“I feel in general my solo work feels more true to who I am as an individual.” 7 Questions with Claire George

When I go to a music festival I always do my best to discover new music.  It’s one thing to go and hear your favorite bands but, unless you knew every act on a lineup, more than likely you’ll have gaps in your schedule.  What I’ll do is chat up some of the crowd or some of the local photographers and ask who’s a performer I should check out today?  It was Capitol Hill Block Party (CHBP) 2018.  Of the people I spoke to, many suggested I check out Claire George.  Prior to that CHBP performance, I had not heard of Claire, but after seeing her set I was mesmerized.  Her set was a mixture of great vocals interplayed with synths, fascinating lyrics, and danceable beats.  I was instantly a fan.  Recently, I reached out to Claire and had an opportunity to do a short interview.  Here’s my short interview with Claire George:

1.) The first time I saw you perform was at Capitol Hill Block Party 2018 as a solo artist, but through research it looks like you were the lead singer of an indie rock band called HEARTWATCH. Hearing your work as a solo artist and the music presented by HEARTWATCH, I’d say the two present very different music styles. Was it a challenge to transition to a solo artist, or was your solo work always something you had in mind and were hoping to get out?

It was definitely a challenge to create my solo work as I had never made music on my own, but I definitely feel it better represents my musical tastes and my life more. Learning how to produce electronic music on my own presented a lot of challenges for me but also felt the most rewarding because I put so much more of myself into making it. I felt pretty worried about the reception of the solo work after the band’s material, and there were definitely some fans who want me to make something less dark, but I feel in general my solo work feels more true to who I am as an individual.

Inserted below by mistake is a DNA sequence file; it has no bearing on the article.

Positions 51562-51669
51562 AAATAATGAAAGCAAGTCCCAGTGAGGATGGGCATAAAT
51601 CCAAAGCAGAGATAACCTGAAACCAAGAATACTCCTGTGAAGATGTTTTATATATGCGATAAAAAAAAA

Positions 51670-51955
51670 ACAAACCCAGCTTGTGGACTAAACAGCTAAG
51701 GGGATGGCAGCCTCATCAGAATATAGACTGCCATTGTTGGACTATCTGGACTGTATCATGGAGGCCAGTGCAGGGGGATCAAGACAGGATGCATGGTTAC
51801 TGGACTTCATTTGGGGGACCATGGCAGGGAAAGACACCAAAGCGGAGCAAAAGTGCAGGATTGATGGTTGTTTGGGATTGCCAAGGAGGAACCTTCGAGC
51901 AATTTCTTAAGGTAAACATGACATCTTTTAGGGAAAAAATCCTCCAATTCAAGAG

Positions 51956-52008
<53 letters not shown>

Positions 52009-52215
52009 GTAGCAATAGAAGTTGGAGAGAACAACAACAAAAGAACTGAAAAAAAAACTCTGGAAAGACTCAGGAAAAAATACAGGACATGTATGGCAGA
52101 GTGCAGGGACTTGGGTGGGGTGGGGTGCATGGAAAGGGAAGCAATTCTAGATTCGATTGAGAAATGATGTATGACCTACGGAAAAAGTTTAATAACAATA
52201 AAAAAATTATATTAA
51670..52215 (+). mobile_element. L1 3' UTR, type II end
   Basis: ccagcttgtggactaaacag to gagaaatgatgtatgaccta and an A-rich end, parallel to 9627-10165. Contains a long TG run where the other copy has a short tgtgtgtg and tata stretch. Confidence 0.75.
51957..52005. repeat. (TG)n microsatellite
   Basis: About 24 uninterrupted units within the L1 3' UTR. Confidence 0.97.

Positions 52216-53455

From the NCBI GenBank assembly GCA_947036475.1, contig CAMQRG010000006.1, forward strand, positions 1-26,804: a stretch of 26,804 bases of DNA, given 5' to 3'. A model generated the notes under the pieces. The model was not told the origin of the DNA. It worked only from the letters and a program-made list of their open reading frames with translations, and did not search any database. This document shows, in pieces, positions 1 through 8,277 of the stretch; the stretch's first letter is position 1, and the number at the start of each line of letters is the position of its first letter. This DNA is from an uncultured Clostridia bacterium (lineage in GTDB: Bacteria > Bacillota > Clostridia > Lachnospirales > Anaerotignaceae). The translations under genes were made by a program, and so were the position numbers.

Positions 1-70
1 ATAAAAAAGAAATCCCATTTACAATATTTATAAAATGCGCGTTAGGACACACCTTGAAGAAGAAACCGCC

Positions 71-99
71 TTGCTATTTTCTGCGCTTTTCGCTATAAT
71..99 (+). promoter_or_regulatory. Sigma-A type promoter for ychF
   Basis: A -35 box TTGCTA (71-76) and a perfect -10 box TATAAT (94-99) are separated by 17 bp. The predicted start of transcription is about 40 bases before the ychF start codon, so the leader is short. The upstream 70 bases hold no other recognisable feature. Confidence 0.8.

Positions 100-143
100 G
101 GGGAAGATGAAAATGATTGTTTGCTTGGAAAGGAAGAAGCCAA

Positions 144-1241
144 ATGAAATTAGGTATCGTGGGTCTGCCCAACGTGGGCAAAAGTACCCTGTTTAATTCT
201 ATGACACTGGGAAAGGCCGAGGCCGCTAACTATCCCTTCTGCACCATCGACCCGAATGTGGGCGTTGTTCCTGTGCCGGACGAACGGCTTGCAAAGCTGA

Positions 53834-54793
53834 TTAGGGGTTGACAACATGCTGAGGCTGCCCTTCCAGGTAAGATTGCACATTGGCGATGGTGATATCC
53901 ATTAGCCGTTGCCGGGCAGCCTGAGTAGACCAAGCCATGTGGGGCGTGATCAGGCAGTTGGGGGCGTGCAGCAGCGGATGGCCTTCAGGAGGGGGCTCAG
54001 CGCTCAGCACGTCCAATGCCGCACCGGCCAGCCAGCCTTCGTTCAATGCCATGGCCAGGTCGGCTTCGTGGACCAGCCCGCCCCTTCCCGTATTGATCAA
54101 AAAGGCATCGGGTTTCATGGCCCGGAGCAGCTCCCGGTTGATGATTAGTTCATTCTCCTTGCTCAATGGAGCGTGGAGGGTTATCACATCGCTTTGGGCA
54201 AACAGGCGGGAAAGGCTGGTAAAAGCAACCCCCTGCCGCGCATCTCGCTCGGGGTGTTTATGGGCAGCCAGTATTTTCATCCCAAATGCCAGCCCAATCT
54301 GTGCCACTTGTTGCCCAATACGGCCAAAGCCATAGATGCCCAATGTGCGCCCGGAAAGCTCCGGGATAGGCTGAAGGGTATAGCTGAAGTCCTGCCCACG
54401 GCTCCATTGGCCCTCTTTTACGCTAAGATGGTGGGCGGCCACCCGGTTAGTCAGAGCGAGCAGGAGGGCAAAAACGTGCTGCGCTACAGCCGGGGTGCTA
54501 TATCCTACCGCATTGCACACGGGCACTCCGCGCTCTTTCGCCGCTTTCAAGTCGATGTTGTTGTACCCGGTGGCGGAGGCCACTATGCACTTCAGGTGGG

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Capitol Hill Block Party 2018

2.) Your latest release, “Alone, Together” and it’s quasi remix “Alone, Together (Forever)” are fabulous both in composition and message. “Alone, Together” was described on your site as the different seasons in the lifecycle of a failed relationship. I personally love how the song ends with a sense of hopefulness. On the flipside, “Alone, Together (Forever)” carries some of those same feelings, but is more reminiscent of Robyn’s “Dancing on my Own” in that it’s very danceable but with a very relatable message. Would you mind speaking to the creation of both songs?